Marching under the symbol of a fist clutching a rosary that some have compared to a white power icon, tens of thousands of Poles showed up for an annual Independence Day rally convened by far-right groups in Warsaw Monday.
Organizers described this year’s march through the Polish capital as defending traditional Catholic values, amid a raging culture war over gay rights in Poland.
The annual march, organized by two Polish far-right groups, the National Radical Camp and the All-Polish Youth, has been held since 2010, and attracts ordinary patriotic Poles as well as ultranationalist groups. The rallies, where racist and xenophobic slogans and symbols are often seen among the mass of red and white Polish flags, have become an flashpoint between nationalists and liberals.
Organizers called for Poles to hold on to traditional Catholic values and reject the liberal worldviews of their neighbors in Western Europe.
"We have to return to our roots. Our world has abandoned God and Christianity," Robert Bakiewicz, head of the Independence March Association, told the crowd. “We will die as the nations of Western Europe are dying.”
In an open letter published before the march, Bakiewicz wrote of an “ongoing fierce fight against our faith and our sacred values” as progressives pushed for “the promotion of an unnatural family model” and “the right to live in sin against nature.”
He was referring to the fierce battle that has raged in Poland over the issue of gay rights this year. Poland’s LGBTQ community has pushed for greater visibility, holding a record number of Pride rallies, and the conservative government, backed by hard-line factions of the Catholic Church, has responded by scapegoating sexual minorities, painting gay rights as a dangerous, alien ideology that threatens the traditional Catholic family.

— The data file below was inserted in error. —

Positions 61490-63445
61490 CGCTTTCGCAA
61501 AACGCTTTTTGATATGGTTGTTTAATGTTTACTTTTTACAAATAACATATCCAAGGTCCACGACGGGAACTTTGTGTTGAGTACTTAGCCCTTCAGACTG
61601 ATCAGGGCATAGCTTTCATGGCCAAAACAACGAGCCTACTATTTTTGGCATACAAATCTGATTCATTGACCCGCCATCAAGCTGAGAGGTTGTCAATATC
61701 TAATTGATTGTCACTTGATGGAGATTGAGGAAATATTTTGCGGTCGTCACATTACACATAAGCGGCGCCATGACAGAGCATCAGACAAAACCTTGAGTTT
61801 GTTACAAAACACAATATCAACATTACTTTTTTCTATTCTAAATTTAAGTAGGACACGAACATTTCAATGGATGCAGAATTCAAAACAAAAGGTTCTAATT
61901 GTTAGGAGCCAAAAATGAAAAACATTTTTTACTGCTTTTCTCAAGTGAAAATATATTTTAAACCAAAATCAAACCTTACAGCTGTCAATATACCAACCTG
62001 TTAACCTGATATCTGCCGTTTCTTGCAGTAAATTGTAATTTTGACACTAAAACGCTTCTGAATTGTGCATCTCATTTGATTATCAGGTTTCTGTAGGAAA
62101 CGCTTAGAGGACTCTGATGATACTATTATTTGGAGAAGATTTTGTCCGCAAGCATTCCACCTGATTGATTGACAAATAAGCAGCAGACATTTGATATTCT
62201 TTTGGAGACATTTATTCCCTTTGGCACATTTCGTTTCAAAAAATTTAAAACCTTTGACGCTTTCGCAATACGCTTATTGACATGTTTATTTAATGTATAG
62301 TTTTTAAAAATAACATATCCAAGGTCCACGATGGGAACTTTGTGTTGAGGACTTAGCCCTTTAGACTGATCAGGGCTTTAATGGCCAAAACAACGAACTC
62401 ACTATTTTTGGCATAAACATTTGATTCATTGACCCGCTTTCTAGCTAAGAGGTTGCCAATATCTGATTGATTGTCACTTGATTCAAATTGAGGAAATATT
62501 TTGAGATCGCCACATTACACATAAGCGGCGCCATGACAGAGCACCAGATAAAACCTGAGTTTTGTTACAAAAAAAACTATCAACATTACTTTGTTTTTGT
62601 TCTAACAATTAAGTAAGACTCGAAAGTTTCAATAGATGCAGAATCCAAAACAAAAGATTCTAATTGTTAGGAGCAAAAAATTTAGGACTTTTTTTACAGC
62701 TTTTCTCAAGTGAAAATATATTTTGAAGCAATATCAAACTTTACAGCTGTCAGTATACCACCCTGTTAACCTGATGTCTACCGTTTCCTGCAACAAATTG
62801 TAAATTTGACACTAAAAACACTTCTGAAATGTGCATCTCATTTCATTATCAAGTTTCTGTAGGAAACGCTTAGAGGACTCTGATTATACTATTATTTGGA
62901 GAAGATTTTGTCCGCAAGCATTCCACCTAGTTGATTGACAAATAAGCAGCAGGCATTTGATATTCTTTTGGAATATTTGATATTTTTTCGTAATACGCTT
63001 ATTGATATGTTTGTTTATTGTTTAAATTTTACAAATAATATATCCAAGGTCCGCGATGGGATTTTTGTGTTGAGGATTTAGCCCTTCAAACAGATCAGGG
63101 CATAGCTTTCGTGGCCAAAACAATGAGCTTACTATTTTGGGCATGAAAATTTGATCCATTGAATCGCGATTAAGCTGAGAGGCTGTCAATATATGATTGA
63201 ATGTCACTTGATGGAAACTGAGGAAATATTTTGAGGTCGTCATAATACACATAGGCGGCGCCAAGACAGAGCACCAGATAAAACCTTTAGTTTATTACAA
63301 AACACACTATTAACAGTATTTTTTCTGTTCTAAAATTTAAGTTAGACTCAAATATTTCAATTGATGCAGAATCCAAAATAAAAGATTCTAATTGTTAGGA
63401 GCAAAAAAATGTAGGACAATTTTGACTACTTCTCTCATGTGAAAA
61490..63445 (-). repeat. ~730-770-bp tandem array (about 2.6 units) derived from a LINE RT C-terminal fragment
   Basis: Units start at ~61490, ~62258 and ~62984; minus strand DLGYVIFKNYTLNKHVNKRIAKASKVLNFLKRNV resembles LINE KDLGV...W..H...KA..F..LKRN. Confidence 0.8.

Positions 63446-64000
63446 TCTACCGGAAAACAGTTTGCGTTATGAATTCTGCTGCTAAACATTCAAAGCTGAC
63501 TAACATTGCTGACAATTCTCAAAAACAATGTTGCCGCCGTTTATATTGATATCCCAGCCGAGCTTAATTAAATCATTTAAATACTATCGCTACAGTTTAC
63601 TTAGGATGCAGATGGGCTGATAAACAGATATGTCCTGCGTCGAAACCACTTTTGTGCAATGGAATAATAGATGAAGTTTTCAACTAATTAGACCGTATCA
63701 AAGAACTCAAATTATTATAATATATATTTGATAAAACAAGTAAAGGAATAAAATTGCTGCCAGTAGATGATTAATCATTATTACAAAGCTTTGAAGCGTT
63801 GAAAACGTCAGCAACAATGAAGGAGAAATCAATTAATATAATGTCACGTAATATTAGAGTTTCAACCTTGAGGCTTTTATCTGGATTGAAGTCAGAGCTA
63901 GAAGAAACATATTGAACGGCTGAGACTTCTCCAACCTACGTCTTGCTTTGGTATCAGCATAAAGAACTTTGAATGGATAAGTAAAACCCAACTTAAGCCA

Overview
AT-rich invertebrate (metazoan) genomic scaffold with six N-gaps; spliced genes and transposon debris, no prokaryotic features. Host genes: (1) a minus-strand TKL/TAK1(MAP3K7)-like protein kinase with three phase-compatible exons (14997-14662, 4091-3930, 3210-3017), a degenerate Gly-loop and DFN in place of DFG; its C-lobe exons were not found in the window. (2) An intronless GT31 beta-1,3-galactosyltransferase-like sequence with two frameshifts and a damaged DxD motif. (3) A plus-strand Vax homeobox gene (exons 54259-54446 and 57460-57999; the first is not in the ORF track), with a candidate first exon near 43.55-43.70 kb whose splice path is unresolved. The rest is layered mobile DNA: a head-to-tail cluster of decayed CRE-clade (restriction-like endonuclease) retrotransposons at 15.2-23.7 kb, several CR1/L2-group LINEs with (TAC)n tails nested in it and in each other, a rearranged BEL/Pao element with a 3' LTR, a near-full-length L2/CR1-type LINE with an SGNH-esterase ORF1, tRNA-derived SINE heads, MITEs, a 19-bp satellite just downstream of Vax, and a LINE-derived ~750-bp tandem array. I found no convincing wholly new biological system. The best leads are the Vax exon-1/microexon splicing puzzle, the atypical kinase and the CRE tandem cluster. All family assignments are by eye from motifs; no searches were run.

Observers say the government’s vilification campaign, which is blamed for fueling homophobic attacks on marchers at Pride rallies, was part of a bid by the ruling Law and Justice party to whip up support ahead of October’s parliamentary elections. Law and Justice was returned to power comfortably last month with 44 percent of the vote.
Rafal Pankowski, head of Poland’s anti-racist Never Again Association, told VICE News that there was noticeable anti-LGBTQ sentiment on display at Monday’s march.
“Anti-gay slogans were more visible this year, but there were also many anti-Semitic and Islamophobic slogans and banners,” he said. “It’s an annual hate-fest.”
Local officials said that this year’s Independence Day march, held under the slogan “Take Care of the Whole Nation,” drew about 47,000 people, while organizers put the number at 150,000.
The march’s symbol also drew critics within the Catholic Church. Archbishop Wacław Depo of Częstochowa said last month he would prefer to see the rosary in “open hands ready for prayer, rather than a fist calling for a fight,” and added that “the rosary is never a prayer against someone.”
The march also included slogans against immigration and abortion, as well as a far-right campaign in support of a bill to stop Jewish organizations seeking restitution for property appropriated by the Nazis during World War II. Members of Italian and Hungarian far-right groups joined the marched, while counter-demonstrators also turned out to show their opposition. One group unfurled a Polish flag emblazoned with symbols of various faiths along the march route.
Another Independence Day march, in the city of Wroclaw, was halted by police after 25 minutes due to anti-Semitic hate speech, with police using water cannon to disperse the crowds, local authorities said.
Cover: People take part in the March of Independence organized by far right activists to celebrate 101 years of Poland's independence, in Warsaw, Poland, Monday, Nov. 11, 2019. (AP Photo/Czarek Sokolowski)